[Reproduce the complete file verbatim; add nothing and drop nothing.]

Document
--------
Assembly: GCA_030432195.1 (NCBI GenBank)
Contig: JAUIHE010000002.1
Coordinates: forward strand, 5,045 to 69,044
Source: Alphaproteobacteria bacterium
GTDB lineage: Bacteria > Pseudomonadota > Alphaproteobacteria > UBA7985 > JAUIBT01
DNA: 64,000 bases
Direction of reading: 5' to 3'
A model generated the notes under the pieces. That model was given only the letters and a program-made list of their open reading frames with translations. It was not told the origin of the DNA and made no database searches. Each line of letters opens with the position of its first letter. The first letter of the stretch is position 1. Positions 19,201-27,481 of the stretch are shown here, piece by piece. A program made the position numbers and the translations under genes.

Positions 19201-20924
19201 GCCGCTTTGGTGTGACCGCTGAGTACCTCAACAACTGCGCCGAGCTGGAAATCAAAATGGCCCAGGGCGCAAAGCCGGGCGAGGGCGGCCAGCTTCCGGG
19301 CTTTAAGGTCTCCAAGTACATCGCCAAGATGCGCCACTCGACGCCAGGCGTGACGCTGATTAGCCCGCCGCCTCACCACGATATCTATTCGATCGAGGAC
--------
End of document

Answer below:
Assembly: GCA_030432195.1 (NCBI GenBank)
Contig: JAUIHE010000002.1
Coordinates: forward strand, 5,045 to 69,044
Source: Alphaproteobacteria bacterium
GTDB lineage: Bacteria > Pseudomonadota > Alphaproteobacteria > UBA7985 > JAUIBT01
DNA: 64,000 bases
Direction of reading: 5' to 3'
A model generated the notes under the pieces. That model was given only the letters and a program-made list of their open reading frames with translations. It was not told the origin of the DNA and made no database searches. Each line of letters opens with the position of its first letter. The first letter of the stretch is position 1. Positions 19,201-27,481 of the stretch are shown here, piece by piece. A program made the position numbers and the translations under genes.

Positions 19201-20924
19201 GCCGCTTTGGTGTGACCGCTGAGTACCTCAACAACTGCGCCGAGCTGGAAATCAAAATGGCCCAGGGCGCAAAGCCGGGCGAGGGCGGCCAGCTTCCGGG
19301 CTTTAAGGTCTCCAAGTACATCGCCAAGATGCGCCACTCGACGCCAGGCGTGACGCTGATTAGCCCGCCGCCTCACCACGATATCTATTCGATCGAGGAC